Institutional Scholarship

Classroom Structure and Student Achievement: A Theory and Case Study

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dc.contributor.advisor Gould, Mark Hulleberg, Anders 2011-05-31T19:26:36Z 2011-05-31T19:26:36Z 2011
dc.description.abstract Over the preceding decade, elementary school students in the Middleton and Orchardville school districts performed comparably on the mathematics section of the yearly state-administered standardized test. During the same period, however, secondary school students from the same two districts consistently performed disparately on the same section of the same test. After reviewing and rejecting the prevailing perspectives on inequality in student achievement, I propose that the divergence in test scores results from a lack of cooperative learning in Middleton secondary schools. I construct a theory of the necessary and sufficient conditions for the successful implementation of cooperative curricula in a classroom, hypothesizing that at least one of these conditions is absent in Middleton. Data collected during participant observation research, though not representative of the two districts, suggest that cooperative learning is more prevalent in Orchardville.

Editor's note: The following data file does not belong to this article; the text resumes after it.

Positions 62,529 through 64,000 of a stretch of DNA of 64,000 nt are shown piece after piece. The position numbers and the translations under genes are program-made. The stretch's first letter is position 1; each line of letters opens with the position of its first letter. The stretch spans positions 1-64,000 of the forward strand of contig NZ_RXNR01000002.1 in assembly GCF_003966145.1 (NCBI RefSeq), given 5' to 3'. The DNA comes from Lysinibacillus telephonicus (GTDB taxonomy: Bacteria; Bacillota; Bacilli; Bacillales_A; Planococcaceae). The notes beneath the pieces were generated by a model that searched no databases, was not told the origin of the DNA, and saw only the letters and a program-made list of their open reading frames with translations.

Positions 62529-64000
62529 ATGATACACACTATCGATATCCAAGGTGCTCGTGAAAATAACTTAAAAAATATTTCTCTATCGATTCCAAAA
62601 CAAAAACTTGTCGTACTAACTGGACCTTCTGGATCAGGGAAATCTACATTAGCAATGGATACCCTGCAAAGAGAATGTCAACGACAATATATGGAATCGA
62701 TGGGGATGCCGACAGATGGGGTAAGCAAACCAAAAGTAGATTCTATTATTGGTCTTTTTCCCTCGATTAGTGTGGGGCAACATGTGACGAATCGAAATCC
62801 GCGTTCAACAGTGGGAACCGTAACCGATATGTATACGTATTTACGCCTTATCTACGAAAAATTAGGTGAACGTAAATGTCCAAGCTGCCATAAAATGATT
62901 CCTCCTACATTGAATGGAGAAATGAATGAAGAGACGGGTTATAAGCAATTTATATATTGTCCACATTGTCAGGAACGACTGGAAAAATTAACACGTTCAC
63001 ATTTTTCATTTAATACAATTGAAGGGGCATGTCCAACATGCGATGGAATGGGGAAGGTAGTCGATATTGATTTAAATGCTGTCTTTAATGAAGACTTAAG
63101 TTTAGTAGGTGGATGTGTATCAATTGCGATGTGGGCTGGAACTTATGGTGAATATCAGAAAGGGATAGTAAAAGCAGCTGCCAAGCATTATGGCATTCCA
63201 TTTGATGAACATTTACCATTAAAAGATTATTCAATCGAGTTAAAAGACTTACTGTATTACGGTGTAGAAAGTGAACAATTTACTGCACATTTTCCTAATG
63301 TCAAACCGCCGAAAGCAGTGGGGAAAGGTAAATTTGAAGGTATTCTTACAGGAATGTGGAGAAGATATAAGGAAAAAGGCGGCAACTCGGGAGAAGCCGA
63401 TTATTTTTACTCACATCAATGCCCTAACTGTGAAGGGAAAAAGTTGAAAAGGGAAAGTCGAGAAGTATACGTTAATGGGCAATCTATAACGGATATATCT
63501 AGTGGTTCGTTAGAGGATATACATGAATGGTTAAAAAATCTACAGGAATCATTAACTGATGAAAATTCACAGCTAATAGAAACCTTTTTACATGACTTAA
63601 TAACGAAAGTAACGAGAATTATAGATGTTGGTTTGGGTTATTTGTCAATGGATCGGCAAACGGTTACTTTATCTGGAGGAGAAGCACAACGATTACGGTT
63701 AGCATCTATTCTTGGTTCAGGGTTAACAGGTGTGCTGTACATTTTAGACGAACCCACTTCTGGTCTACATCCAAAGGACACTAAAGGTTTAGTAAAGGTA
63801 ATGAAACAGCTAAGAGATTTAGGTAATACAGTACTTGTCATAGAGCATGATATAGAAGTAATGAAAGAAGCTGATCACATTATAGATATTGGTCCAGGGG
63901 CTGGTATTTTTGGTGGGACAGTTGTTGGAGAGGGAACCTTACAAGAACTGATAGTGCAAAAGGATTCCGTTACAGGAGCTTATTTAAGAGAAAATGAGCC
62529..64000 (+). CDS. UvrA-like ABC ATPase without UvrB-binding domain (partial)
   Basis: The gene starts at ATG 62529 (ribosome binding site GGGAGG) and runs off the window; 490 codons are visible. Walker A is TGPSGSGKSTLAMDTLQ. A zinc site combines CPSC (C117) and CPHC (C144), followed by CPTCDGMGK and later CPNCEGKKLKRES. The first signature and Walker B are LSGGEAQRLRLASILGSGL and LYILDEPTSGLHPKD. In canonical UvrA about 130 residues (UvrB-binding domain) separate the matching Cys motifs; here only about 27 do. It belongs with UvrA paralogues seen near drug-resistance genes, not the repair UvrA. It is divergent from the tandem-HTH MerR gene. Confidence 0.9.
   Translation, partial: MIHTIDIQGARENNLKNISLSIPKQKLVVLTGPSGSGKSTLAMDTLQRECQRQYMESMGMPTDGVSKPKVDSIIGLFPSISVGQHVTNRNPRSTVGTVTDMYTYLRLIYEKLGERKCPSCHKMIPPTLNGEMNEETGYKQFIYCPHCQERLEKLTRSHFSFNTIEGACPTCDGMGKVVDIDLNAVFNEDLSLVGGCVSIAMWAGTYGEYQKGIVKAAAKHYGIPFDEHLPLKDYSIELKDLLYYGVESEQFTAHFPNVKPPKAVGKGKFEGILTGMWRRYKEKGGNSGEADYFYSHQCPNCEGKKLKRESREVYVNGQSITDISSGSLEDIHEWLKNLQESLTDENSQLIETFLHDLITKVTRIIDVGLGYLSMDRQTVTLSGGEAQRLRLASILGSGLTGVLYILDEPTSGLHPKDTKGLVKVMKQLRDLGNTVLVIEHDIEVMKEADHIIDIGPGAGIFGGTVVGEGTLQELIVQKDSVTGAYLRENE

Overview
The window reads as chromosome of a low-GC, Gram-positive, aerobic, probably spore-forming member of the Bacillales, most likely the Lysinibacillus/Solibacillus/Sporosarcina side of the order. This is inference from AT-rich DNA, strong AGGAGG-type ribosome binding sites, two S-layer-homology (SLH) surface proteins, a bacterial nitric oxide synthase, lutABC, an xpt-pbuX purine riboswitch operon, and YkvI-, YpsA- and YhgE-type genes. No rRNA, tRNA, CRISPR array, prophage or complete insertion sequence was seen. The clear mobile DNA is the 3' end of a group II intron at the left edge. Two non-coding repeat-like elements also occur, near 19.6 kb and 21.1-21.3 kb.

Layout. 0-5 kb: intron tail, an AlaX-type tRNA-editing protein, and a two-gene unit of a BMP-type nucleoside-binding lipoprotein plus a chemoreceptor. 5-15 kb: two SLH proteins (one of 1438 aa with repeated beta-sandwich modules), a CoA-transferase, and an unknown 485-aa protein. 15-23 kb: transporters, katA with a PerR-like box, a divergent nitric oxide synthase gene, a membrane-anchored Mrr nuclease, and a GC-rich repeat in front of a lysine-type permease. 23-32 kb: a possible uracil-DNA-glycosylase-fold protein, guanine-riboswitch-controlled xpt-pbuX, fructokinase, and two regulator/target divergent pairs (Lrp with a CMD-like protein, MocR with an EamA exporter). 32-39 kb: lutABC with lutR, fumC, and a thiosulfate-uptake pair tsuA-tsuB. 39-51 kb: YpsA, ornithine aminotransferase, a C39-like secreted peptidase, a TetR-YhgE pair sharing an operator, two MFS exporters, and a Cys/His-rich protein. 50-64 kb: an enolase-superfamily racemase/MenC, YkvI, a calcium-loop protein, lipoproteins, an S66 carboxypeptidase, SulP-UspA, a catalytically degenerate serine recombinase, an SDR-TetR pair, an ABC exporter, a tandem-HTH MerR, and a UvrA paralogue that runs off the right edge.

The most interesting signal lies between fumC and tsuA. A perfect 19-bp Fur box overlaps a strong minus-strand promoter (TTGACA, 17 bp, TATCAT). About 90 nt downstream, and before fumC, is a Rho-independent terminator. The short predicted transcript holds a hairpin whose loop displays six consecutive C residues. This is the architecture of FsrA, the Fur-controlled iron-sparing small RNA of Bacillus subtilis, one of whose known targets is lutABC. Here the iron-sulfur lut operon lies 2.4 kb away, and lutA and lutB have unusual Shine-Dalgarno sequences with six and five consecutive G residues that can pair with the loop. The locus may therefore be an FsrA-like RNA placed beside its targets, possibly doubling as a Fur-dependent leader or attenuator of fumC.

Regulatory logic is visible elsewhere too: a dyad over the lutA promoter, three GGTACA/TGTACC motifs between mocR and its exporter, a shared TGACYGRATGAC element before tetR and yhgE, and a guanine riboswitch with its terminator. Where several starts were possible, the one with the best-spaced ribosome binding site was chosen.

dc.description.sponsorship Haverford College. Department of Sociology
dc.language.iso eng
dc.subject.lcsh Education, Cooperative -- United States
dc.subject.lcsh Educational tests and measurements -- United States
dc.subject.lcsh Academic achievement -- United States
dc.title Classroom Structure and Student Achievement: A Theory and Case Study
dc.type Thesis
dc.rights.access Open Access

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